The moment was broken by Brody, of course, calling Colin and others into the kitchen to help. Colin looked like he'd seen a ghost as he offered his apologies and moved away, but it was the glance back afterward that really broke Kiera's heart. Maisie, dear Maisie, somehow knew to turn the knife. Maisie remembered the name Devlin, too. Lord, what had Kiera done to Colin if even his sister tiptoed around it? The bitter truth was that she hadn't thought about it at all before she left, and after it had gotten easier and easier to rationalize. They'd forget, they'd move on. Who could possibly care that she'd vanished? Finally an answer to that, and it turned Kiera's stomach. Something must have shown on Kiera's face, at least enough for Maisie to offer her reassurances, and give Kiera's hand a gentle squeeze. Between Maisie and Duncan and Nell and Kermit and Ezra it was suddenly too much and too crowded and how could she answer any of these introductions? Kiera had resolved to tell no lies, to let people see her if they chose and live with how things went, but how did one accept condolences for themselves? There had not been a manual for this.

Kermit, of all people, managed to drag her out of the spiral before it dragged her too far away, prepared as he was to tackle Nell bodily in search of a hug. It got a laugh out of Kiera, anyway, and she offered a wave to everyone assembled before heading toward the kitchen with Maisie and Duncan. "That's kind of you to say, Maisie. It seems I’ve missed quite a few things. I wish the visit had been under better circumstances, too.”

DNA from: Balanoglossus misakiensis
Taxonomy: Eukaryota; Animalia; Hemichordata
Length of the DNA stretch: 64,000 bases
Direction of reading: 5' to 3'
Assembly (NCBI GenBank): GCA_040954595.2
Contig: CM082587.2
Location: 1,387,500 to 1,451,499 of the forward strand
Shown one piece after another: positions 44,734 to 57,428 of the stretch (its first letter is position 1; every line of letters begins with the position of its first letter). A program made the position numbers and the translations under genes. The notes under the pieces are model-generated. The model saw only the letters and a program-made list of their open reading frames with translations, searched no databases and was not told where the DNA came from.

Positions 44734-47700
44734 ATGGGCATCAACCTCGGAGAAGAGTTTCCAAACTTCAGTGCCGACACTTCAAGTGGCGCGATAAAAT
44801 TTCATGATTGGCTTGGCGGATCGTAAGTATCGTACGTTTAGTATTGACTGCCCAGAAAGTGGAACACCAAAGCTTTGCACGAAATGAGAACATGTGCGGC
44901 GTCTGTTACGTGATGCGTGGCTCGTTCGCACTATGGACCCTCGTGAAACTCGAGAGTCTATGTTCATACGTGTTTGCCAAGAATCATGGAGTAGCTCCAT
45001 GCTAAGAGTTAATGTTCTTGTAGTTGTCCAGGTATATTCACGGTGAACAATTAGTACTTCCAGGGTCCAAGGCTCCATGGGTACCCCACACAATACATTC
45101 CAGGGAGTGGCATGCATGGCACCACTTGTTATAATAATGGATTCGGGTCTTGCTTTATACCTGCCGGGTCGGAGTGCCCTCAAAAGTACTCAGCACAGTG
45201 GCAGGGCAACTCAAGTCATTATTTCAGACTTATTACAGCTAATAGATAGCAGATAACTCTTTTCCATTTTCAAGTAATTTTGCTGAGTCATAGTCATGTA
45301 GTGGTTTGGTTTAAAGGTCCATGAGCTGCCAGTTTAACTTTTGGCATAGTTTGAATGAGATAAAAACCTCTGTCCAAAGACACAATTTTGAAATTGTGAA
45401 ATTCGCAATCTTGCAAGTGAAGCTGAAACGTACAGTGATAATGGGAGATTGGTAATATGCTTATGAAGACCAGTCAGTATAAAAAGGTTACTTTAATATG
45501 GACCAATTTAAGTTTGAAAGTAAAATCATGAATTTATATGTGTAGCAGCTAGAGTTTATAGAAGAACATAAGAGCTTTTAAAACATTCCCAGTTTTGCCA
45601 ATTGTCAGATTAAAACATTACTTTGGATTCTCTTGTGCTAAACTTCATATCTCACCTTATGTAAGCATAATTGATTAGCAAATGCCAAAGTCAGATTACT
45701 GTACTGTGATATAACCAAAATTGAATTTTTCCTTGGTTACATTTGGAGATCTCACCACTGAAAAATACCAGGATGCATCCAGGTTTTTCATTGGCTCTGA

When they entered the kitchen Brody was marshalling the kitchen with a skill Kiera hadn't expected. Had he been that good when they were younger, or was it a skill he'd picked up during the years between then and now? The kitchen was getting crowded between Strays and Innes's alike, but Kiera didn't have a chance to pitch in before Colin and Duncan swapped places, leaving her with Colin and Maisie and no earthly idea what to say. It was Colin, hands wringing, who asked the question she couldn't manage, and she nodded briskly. Maisie's reaction brought out another wince from Kiera, though. Maisie Mae she might be, but Kiera could remember a few less flattering nicknames the younger woman had managed to acquire when they were kids, largely by dint of being unable or unwilling to keep her mouth shut. Inflicting Colin's life with gossip was probably an unkind thing to do today of all days, but there didn't seem to be much way around it. "Of course, Mr. Innes. After you."